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AJR Am J Roentgenol. 2012 Nov;199(5):1083-92. doi: 10.2214/AJR.11.8010.

Comparison of qualitative and quantitative evaluation of diffusion-weighted MRI and chemical-shift imaging in the differentiation of benign and malignant vertebral body fractures.

Author information

  • 1Institute of Clinical Radiology, LMU University of Munich, Campus Grosshadern, Marchioninistrasse 15, Munich, Bavaria 81377, Germany. tobias.geith@med.uni-muenchen.de

Abstract

OBJECTIVE:

The objective of our study was to compare the diagnostic value of qualitative diffusion-weighted imaging (DWI), quantitative DWI, and chemical-shift imaging in a single prospective cohort of patients with acute osteoporotic and malignant vertebral fractures.

SUBJECTS AND METHODS:

The study group was composed of patients with 26 osteoporotic vertebral fractures (18 women, eight men; mean age, 69 years; age range, 31 years 6 months to 86 years 2 months) and 20 malignant vertebral fractures (nine women, 11 men; mean age, 63.4 years; age range, 24 years 8 months to 86 years 4 months). T1-weighted, STIR, and T2-weighted sequences were acquired at 1.5 T. A DW reverse fast imaging with steady-state free precession (PSIF) sequence at different delta values was evaluated qualitatively. A DW echo-planar imaging (EPI) sequence and a DW single-shot turbo spin-echo (TSE) sequence at different b values were evaluated qualitatively and quantitatively using the apparent diffusion coefficient. Opposed-phase sequences were used to assess signal intensity qualitatively. The signal loss between in- and opposed-phase images was determined quantitatively. Two-tailed Fisher exact test, Mann-Whitney test, and receiver operating characteristic analysis were performed. Sensitivities, specificities, and accuracies were determined.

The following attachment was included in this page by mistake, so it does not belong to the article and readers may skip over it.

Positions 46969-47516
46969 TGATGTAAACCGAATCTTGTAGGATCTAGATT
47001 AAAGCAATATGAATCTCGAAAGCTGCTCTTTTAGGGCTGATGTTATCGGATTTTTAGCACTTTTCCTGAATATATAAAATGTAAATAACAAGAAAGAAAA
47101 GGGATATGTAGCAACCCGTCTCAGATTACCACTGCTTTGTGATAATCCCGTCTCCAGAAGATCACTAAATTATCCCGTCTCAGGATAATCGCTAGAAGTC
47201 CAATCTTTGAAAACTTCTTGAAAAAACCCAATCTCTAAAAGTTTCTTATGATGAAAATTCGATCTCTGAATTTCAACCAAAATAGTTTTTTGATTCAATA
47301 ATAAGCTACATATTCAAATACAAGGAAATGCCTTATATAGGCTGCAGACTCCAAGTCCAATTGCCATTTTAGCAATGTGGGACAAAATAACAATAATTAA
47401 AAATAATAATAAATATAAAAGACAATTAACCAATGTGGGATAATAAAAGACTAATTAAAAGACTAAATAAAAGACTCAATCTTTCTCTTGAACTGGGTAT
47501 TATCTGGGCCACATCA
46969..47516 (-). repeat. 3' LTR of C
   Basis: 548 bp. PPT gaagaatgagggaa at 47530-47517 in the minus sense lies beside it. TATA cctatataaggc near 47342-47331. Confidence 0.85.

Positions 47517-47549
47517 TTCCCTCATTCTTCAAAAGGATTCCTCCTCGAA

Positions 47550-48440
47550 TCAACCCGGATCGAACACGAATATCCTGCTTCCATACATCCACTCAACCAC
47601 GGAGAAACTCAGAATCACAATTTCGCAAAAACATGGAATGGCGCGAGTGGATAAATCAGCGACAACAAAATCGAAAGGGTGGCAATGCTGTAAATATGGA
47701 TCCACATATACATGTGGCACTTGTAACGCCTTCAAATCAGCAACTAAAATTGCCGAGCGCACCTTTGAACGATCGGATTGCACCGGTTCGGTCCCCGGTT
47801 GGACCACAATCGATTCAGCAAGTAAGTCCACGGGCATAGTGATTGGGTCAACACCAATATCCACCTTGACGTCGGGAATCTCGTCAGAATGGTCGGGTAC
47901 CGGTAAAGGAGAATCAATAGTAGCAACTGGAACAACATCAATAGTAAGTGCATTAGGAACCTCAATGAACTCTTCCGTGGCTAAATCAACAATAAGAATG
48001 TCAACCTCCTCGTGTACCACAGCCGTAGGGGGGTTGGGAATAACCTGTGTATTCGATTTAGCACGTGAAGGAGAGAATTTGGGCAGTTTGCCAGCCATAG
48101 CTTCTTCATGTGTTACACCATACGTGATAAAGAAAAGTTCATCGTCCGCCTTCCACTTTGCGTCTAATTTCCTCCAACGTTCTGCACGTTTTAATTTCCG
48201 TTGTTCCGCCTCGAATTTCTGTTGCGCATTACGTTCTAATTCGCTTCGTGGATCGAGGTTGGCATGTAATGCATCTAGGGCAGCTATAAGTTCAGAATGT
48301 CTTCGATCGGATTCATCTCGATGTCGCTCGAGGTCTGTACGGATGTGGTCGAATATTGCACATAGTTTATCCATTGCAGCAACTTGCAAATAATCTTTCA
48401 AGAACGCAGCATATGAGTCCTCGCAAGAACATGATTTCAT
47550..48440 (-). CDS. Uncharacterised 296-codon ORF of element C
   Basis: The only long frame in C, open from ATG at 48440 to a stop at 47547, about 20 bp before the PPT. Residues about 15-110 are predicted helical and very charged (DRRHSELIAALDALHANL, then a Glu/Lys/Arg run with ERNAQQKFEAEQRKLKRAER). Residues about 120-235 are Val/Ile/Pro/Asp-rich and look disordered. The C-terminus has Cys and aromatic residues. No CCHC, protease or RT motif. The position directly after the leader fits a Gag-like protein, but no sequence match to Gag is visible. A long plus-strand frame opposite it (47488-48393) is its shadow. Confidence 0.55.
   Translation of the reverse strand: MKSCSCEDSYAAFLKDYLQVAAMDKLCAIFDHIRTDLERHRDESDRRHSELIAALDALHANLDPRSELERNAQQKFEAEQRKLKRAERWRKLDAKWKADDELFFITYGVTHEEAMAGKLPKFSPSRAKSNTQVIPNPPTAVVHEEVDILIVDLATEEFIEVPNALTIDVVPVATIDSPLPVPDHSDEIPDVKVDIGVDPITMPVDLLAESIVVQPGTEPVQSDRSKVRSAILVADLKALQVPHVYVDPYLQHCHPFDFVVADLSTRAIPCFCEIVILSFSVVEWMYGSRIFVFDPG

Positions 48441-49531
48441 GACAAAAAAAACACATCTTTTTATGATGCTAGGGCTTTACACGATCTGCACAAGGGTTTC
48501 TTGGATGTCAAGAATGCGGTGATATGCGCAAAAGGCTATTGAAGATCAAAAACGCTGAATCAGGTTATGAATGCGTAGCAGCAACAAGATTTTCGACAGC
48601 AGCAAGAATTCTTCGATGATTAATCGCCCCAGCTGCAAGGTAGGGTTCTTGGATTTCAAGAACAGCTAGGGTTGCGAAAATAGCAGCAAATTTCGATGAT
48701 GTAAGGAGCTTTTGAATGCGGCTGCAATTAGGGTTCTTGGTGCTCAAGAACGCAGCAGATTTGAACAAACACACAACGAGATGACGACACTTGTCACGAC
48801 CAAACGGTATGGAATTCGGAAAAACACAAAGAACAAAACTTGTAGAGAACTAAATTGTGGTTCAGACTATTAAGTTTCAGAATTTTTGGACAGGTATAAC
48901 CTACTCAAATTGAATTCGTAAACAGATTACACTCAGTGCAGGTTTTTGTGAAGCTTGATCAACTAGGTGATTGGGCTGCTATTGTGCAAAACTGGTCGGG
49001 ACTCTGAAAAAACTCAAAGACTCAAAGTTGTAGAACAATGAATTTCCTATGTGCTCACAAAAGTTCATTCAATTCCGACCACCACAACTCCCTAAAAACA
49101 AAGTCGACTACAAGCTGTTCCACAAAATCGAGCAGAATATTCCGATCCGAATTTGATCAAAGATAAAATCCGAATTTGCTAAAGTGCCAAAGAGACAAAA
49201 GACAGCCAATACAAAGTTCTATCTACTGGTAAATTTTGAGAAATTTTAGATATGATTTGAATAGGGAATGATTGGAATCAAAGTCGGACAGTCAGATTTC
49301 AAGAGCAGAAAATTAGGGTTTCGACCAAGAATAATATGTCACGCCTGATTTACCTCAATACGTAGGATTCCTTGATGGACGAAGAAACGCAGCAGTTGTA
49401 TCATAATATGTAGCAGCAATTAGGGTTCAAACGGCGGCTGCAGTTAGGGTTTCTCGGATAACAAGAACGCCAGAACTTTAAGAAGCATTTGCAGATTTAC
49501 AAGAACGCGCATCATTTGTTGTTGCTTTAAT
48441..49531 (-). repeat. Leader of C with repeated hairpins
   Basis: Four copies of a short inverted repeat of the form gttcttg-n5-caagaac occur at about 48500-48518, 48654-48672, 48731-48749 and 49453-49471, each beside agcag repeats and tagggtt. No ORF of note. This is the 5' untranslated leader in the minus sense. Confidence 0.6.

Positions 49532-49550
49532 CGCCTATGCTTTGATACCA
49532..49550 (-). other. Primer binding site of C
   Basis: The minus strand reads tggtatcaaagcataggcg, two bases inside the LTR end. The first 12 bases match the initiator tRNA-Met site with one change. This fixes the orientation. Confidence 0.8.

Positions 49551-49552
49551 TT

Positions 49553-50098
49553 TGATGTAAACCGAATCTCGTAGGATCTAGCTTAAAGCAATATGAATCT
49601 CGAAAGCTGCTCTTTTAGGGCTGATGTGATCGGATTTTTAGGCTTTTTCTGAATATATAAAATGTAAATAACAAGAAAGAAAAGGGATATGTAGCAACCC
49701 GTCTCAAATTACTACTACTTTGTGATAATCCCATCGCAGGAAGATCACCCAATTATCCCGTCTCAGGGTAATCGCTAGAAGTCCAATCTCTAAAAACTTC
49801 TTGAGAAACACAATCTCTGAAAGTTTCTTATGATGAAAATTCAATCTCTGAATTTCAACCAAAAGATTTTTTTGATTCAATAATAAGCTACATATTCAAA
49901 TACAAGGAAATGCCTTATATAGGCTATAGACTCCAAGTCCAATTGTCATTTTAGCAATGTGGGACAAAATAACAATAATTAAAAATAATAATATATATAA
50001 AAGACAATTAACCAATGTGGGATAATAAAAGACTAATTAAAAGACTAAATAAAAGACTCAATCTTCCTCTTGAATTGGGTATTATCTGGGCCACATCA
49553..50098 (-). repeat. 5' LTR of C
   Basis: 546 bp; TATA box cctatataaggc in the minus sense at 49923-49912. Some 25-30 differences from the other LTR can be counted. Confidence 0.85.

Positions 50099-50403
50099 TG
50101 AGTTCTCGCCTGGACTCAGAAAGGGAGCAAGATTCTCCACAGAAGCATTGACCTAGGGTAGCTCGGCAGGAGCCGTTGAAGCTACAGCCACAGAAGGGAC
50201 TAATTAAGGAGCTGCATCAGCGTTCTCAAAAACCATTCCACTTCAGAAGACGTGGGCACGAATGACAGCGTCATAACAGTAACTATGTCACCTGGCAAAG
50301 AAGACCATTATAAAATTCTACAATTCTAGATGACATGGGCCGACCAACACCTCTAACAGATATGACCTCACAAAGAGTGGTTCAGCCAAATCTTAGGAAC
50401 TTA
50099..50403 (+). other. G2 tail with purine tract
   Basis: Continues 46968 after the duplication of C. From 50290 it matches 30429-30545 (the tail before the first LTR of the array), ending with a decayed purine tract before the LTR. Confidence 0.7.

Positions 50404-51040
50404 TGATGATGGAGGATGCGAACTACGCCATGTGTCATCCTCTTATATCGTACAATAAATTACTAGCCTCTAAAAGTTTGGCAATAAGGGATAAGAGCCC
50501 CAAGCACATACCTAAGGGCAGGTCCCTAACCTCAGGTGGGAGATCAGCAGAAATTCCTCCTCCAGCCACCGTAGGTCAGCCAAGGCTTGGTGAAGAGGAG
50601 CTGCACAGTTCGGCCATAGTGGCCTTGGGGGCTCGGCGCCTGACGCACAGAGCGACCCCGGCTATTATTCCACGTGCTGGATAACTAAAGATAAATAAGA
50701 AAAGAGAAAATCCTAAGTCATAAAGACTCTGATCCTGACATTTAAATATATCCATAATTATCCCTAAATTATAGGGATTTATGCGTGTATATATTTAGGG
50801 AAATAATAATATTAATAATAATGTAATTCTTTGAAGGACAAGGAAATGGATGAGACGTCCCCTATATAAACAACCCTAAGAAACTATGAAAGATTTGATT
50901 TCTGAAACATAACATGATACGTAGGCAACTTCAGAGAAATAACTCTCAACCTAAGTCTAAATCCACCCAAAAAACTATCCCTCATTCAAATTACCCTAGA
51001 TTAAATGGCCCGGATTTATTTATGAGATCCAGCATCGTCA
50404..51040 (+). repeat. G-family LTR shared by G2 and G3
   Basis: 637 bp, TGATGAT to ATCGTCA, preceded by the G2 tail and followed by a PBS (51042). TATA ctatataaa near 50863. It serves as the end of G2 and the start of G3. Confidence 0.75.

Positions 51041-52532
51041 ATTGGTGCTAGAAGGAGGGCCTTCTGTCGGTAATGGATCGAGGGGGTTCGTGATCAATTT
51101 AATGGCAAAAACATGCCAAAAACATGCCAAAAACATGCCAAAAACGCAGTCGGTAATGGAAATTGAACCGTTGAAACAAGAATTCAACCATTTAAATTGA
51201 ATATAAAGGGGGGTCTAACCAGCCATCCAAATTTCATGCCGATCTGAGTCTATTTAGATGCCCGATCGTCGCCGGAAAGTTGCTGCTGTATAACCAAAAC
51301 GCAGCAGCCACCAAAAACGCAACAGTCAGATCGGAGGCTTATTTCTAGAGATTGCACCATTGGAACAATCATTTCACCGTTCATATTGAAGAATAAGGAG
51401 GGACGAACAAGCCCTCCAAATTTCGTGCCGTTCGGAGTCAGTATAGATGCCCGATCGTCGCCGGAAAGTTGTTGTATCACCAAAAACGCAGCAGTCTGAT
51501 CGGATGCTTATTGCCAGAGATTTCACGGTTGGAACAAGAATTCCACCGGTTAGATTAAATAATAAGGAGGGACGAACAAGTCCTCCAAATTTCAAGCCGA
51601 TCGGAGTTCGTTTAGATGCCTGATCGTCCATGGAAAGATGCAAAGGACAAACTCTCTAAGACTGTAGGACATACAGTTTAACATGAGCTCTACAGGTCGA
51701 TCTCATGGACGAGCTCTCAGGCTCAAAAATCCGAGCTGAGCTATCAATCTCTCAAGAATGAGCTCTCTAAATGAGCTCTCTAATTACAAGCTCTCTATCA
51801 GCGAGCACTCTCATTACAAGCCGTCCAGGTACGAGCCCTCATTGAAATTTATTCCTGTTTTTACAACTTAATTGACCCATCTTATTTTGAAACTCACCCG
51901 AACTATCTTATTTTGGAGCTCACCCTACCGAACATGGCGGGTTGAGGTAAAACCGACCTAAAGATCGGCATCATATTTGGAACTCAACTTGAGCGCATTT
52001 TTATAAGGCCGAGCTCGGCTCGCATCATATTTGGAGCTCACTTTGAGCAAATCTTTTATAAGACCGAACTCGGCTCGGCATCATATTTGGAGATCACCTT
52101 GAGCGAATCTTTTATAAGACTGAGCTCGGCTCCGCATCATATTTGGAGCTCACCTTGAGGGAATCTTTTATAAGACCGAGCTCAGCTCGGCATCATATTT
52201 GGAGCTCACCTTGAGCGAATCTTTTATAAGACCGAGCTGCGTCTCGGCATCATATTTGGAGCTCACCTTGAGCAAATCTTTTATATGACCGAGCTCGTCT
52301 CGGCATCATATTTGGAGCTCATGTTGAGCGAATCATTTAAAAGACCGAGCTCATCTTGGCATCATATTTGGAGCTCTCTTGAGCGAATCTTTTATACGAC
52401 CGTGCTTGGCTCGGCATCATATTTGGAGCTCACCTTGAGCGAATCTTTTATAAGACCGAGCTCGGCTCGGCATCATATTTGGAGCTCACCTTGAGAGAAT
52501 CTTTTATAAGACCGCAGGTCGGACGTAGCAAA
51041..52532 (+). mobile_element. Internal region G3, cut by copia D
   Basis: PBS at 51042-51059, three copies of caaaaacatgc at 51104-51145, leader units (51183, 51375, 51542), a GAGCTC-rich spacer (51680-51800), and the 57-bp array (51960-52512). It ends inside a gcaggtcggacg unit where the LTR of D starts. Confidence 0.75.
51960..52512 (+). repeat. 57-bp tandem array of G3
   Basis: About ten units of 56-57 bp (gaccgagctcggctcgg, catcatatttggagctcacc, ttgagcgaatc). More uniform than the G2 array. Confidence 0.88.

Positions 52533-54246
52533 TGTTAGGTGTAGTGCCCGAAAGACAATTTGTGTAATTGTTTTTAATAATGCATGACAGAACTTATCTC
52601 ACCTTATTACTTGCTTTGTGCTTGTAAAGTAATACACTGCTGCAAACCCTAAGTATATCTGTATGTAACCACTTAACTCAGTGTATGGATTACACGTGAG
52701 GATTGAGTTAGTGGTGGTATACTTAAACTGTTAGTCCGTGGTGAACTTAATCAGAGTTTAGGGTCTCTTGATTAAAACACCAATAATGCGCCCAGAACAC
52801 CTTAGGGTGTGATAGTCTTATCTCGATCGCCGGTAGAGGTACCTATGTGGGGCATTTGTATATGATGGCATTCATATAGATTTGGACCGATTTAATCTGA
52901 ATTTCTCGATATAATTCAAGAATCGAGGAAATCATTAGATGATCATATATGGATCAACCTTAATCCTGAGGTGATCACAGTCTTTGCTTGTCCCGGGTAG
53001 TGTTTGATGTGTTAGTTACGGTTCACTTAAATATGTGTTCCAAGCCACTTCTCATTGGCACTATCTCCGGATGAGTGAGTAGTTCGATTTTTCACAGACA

RESULTS:

Qualitative DW-PSIF imaging (delta = 3 ms) showed the best performance for distinguishing between benign and malignant fractures (sensitivity, 100%; specificity, 88.5%; accuracy, 93.5%). Qualitative DW-EPI (b = 50 s/mm(2) [p = 1.00]; b = 250 s/mm(2) [p = 0.50]) and DW single-shot TSE imaging (b = 100 s/mm(2) [p = 1.00]; b = 250 s/mm(2) [p = 0.18]; b = 400 s/mm(2) [p = 0.18]; b = 600 s/mm(2) [p = 0.39]) did not indicate significant differences between benign and malignant fractures. DW-EPI using a b value of 500 s/mm(2) (p = 0.01) indicated significant differences between benign and malignant vertebral fractures. Quantitative DW-EPI (p = 0.09) and qualitative opposed-phase imaging (p = 0.06) did not exhibit significant differences, quantitative DW single-shot TSE imaging (p = 0.002) and quantitative chemical-shift imaging (p = 0.01) showed significant differences between benign and malignant fractures.

CONCLUSION:

The DW-PSIF sequence (delta = 3 ms) had the highest accuracy in differentiating benign from malignant vertebral fractures. Quantitative chemical-shift imaging and quantitative DW single-shot TSE imaging had a lower accuracy than DW-PSIF imaging because of a large overlap. Qualitative assessment of opposed-phase, DW-EPI, and DW single-shot TSE sequences and quantitative assessment of the DW-EPI sequence were not suitable for distinguishing between benign and malignant vertebral fractures.

PMID:
23096183
[PubMed - indexed for MEDLINE]
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